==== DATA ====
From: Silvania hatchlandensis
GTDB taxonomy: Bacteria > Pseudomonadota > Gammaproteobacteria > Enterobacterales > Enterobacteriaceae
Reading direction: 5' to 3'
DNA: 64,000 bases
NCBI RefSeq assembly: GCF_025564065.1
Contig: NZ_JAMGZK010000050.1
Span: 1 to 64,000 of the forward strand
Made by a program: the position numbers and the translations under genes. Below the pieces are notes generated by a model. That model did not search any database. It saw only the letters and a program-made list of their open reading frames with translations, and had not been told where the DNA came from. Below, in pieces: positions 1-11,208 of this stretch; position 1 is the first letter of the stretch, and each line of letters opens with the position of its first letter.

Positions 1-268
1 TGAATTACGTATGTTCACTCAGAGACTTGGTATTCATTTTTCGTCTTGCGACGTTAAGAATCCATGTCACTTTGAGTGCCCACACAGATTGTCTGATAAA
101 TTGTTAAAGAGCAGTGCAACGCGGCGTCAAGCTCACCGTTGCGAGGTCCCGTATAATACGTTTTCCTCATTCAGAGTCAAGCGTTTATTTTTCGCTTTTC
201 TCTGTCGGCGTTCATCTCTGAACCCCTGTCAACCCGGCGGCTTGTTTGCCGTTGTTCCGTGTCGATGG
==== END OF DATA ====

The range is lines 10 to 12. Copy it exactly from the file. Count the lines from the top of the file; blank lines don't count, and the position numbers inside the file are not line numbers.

1 TGAATTACGTATGTTCACTCAGAGACTTGGTATTCATTTTTCGTCTTGCGACGTTAAGAATCCATGTCACTTTGAGTGCCCACACAGATTGTCTGATAAA
101 TTGTTAAAGAGCAGTGCAACGCGGCGTCAAGCTCACCGTTGCGAGGTCCCGTATAATACGTTTTCCTCATTCAGAGTCAAGCGTTTATTTTTCGCTTTTC
201 TCTGTCGGCGTTCATCTCTGAACCCCTGTCAACCCGGCGGCTTGTTTGCCGTTGTTCCGTGTCGATGG